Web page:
I’LL TAKE THE HIGH ROAD AND YOU TAKE THE LOW ROAD

Continuing the story of my trip to Scotland……

Our coach driver Eddie told us the origin of the famous song ‘Loch Lomond’ which was pretty sad.  It was written by a Jacobite highlander in the Invararey gaol at the time of the 1745 uprising when Bonnie Prince Charlie was fighting James II of England’s grandson. The Jacobites were part of the political movement that aimed to restore the Roman Catholic Stuart King James II of England and his heirs to the thrones of England, Scotland and Ireland. The Jacobite Rebellion was an important time in Scotland; this ended at the Battle of Culloden in 1746 the final confrontation which was primarily a religious civil war.  These Jacobite highlanders were taken prisoner and were systematically being killed; ten hung per day. One son in each family was allowed to be spared. There were two brothers in the Invararey gaol, one brother said to the other, “you must go home to the family, and I will stay to be killed and buried. I am taking the high road and will be in Scotland before you.” His meaning was his soul would be in Scotland. This song is sung when a person gets very melancholy at the end of Hogmanay and reminisces over the past. Listening to the words of Loch Lomond will never be the same for me after hearing that story of familial sacrifice.

Industries

We passed the forestry region of Dumfries as we drove along the M74 towards Glasgow.  BLTR6Pine Trees The hillsides were clad in native Scots Pine, a tree that adapted to climate change over the previous centuries; it has a natural range confined to the Highlands, covering about 17,000 hectares, mainly growing on north-facing slopes. Forestry is a big industry in the area. Thirty five years after the trees are planted they are cut down and two more planted in their place. There is an enormous demand for trees worldwide and Scotland is the third largest producer of wood in Europe. Running under the A73 is the Longannet Coal Mine, now closed. This was the deepest coalmine in Scotland. – The mine shafts run for 9 miles in all directions, the area is now landscaped where it was built over and beautified by  roadside sculptures; the ghostly Andy Scott’s ‘Arria’ metal mermaid sculpture, overlooking the M80 motorway near Cumbernauld and the Clydesdale Horse, facing Glasgow with its backside towards Edinburgh on the M8.

Another major industry is whiskey, manufactured from the abundant supplies of barley and the pure, clear spring water from the peaty burns, an environment rich in the highest quality ingredients which have made this liquor magic and a top export. Each distillery has its own distinctive handcrafted characteristics with £8billion of whiskey sold per annum.

Scottish Terms

The boundary between the highlands and the lowlands of Scotland is at the town of Comrie which sits on the Highland Boundary Fault where the tectonic plates butt against each other. To the north are the mountains which are called benns or tors, Ben Nevis is the highest at 4409 ft above sea level. A loch is a stretch of water, a glen is a narrow valley, and a strath is a wider valley.  A munro is a mountain over 3000 feet named after Sir Hugh Munro, (1856–1919) who listed all the mountains. ‘Bagging a munro’ is a mountain climber’s ambition, and each year people die trying to achieve this. There are 282 munros in Scotland.  Clans are tribes or children and Mac means ‘son of’.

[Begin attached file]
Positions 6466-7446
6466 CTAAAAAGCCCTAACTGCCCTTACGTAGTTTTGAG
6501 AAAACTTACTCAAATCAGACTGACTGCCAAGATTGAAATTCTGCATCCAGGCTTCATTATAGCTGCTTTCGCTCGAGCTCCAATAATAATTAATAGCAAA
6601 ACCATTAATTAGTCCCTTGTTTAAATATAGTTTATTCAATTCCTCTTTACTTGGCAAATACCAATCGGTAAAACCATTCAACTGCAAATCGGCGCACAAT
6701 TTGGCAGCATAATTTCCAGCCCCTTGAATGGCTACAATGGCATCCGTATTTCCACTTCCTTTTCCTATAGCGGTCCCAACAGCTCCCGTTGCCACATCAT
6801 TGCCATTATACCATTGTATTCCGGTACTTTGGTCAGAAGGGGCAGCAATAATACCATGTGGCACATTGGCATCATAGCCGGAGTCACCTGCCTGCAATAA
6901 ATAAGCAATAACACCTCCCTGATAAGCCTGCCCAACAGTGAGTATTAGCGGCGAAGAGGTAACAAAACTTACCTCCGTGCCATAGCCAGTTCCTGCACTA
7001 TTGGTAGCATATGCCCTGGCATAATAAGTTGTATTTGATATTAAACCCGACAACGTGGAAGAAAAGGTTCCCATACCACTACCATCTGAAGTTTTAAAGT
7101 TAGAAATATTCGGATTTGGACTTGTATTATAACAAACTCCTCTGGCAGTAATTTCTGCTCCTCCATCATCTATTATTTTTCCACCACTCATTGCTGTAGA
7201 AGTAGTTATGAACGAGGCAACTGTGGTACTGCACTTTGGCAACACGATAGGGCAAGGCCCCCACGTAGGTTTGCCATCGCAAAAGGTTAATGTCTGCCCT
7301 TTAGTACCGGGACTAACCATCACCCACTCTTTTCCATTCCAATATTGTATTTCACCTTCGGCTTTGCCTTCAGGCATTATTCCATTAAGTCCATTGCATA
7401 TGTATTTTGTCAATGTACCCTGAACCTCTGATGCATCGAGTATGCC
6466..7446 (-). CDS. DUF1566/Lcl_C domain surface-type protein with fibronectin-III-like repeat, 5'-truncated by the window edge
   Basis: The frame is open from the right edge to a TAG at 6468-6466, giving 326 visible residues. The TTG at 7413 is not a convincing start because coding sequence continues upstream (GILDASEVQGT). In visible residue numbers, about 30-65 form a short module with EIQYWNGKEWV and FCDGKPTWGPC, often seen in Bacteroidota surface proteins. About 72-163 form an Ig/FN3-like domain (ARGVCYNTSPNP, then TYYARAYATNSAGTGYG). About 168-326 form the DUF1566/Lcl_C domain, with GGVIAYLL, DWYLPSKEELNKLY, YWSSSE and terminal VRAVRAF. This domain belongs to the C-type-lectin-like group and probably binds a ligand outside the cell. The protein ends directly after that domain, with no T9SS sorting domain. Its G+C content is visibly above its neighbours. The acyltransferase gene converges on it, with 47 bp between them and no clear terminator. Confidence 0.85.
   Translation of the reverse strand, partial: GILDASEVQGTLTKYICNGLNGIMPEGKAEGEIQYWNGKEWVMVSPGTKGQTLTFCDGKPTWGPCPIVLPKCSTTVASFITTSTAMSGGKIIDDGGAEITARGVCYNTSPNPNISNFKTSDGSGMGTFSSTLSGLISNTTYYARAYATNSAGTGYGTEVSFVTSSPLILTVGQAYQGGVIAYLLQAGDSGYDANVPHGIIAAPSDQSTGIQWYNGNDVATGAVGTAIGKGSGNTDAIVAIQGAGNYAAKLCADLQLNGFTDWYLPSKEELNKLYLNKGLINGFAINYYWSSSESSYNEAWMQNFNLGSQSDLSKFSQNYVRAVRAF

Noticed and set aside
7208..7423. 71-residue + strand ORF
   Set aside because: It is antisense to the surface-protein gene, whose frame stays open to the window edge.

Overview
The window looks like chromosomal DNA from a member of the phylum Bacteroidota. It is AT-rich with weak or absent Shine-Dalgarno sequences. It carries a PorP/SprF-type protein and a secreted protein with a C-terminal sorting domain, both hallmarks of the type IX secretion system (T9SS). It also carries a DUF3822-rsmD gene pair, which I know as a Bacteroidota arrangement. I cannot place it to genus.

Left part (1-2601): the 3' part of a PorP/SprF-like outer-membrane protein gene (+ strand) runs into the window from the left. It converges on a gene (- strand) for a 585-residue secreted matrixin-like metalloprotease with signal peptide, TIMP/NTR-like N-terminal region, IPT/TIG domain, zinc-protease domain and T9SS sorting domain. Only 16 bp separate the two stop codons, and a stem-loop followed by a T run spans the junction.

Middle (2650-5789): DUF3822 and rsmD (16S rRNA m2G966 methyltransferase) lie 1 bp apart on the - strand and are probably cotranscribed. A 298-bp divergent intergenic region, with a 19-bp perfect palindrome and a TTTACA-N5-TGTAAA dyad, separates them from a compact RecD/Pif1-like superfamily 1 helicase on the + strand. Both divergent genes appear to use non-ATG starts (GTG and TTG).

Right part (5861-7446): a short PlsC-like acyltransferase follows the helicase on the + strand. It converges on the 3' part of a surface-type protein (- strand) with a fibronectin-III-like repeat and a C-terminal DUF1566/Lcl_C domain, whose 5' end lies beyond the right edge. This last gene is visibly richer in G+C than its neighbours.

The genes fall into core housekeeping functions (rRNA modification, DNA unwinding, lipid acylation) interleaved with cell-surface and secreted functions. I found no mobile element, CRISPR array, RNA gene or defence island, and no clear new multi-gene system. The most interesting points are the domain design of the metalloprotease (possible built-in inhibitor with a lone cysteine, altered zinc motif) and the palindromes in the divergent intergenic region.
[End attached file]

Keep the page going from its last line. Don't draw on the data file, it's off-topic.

Spikes of purple wild flowers poked through the white daisies and Queen Anne Lace as we bypassed Glasgow onto the Stirling Road, we skirted Bannock Burn where Robert theBLTR6 Callendar Bruce won the battle against the English 700 years ago.  We past Stirling Castle and the Wallace Monument, and turned off to Callendar.  This area was quite flat and was at one time under the ocean, where the Oceana Germanica or North Sea covered the area.

Sheep stood watching us showing off their newly clipped fat bellies as we past the lake near Monreith. The game of Curling was a very popular game similar to Ice Hockey which was played on this frozen lake, although health and safety do not approve of it these days as the ice has to reach a certain thickness before you are allowed to play.

Eddie asked us all to disembark and go to the loo at Aberfoyle to make sure we had empty bladders before we drove down the winding narrow road to the hotel at BLTR6Inversnaid HighwayInversnaid. This road is called the ‘Inversnaid Highway’ and wound its way alongside Loch Ardon on the one side and lovely stone houses lining the way on the other and inbetween were clumps of purple heather on the open hillsides. We drove along the valley floor on a very narrow road with few squeeze places for cars to pass each other.  It took an hour to drive the 15 miles as we had to stop at times to let other vehicles pass. At one stage Eddie tried to pass a wide bodied truck and it took several backwards and forwarding and holding of breaths to pass with a hairsbreadth between us.